Research into the rapetosaurus, a long-necked dinosaur, has revealed new knowledge about its behaviour and living habits, particularly their survival in a harsh, drought-prone environment.
The existence of hollow bones in these dinosaurs is an anatomical revelation that sheds new light on their function, said Kristi Curry Rogers, lead author of a paper published in Tuesday's Nature Communications.
These insights may help solve one of the many mysteries surrounding the 50-foot long sauropod, an infraorder of saurischian or long-necked dinosaurs. The current understanding seems to be that the bones were used as reservoirs for vital minerals like calcium, which were needed to survive and reproduce.
Rogers, an assistant professor in geology and biology at Macalester College in Minnesota, and her colleagues, investigated a riverbed in Madagascar where they found several osteoderms (bony deposits forming scales, plates or other structures in the dermal layers of the skin). These create unusual patterns like those on the backs of crocodiles or the body covering of an armadillo. The dinosaur in question was an herbivore, much like the brachiosaurus, and lived in the late Cretaceous period.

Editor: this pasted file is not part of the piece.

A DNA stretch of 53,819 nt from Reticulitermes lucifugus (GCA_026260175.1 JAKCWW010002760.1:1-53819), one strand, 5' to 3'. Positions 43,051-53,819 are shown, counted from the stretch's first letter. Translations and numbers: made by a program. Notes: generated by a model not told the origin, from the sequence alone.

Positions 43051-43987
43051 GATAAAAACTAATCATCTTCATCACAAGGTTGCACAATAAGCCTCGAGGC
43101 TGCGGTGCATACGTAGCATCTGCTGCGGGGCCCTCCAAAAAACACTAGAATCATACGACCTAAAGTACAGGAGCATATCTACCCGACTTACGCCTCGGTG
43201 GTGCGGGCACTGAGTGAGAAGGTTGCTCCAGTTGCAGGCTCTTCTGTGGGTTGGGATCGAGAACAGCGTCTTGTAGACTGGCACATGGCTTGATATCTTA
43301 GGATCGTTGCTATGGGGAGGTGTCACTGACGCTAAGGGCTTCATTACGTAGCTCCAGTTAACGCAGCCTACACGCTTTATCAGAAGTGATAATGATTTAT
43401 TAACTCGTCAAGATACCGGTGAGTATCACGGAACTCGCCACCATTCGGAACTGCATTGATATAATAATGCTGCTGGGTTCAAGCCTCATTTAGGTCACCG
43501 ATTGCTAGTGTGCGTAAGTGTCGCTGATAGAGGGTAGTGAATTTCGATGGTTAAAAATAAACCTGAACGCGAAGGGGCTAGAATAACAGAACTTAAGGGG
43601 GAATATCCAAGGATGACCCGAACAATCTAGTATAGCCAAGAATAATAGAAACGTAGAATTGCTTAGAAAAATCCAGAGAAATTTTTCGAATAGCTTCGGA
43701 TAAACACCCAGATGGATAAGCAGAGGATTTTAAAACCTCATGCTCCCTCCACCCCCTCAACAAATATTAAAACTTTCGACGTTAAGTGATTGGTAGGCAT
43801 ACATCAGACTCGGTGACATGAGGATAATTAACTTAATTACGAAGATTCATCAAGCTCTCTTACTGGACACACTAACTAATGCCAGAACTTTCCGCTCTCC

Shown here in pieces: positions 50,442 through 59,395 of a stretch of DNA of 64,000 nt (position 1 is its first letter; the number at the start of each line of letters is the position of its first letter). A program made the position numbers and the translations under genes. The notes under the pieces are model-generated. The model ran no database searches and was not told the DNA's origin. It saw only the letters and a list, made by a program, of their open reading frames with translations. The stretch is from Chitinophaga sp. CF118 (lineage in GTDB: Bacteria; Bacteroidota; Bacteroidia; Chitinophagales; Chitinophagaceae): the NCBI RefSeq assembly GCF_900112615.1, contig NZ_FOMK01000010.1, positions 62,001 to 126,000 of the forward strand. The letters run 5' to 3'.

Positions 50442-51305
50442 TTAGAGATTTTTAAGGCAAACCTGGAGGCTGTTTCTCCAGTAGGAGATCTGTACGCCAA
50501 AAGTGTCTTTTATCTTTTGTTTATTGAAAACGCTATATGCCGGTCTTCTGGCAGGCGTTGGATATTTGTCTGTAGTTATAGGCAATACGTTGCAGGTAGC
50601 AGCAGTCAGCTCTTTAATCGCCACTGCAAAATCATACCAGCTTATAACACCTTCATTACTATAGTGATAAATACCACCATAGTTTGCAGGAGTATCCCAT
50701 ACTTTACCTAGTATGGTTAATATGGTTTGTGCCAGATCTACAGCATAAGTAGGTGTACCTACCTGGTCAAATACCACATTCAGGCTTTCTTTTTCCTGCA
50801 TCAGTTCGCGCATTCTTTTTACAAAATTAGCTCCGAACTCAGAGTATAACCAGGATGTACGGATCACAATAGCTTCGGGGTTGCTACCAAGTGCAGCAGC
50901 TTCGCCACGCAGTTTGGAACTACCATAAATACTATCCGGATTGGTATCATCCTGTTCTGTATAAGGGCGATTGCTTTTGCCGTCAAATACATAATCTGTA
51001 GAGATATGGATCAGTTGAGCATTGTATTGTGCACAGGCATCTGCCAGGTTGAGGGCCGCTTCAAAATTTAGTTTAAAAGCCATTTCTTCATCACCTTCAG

It should be noted that among sauropods, osteoderms are found in one globally distributed subgroup - the titanosauria.
"It's a theory at this point, but it's also a small contribution to the much larger dilemma that is just as relevant today as it was 65 million years ago," Rogers said, continuing, "This is the biggest osteoderm ever found for any backboned-animal. The fact that it's hollow debunks all sorts of ideas about how these dinosaur bones functioned in long-necked dinosaurs."
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Posted by Dinosaurs World at 9:43 PM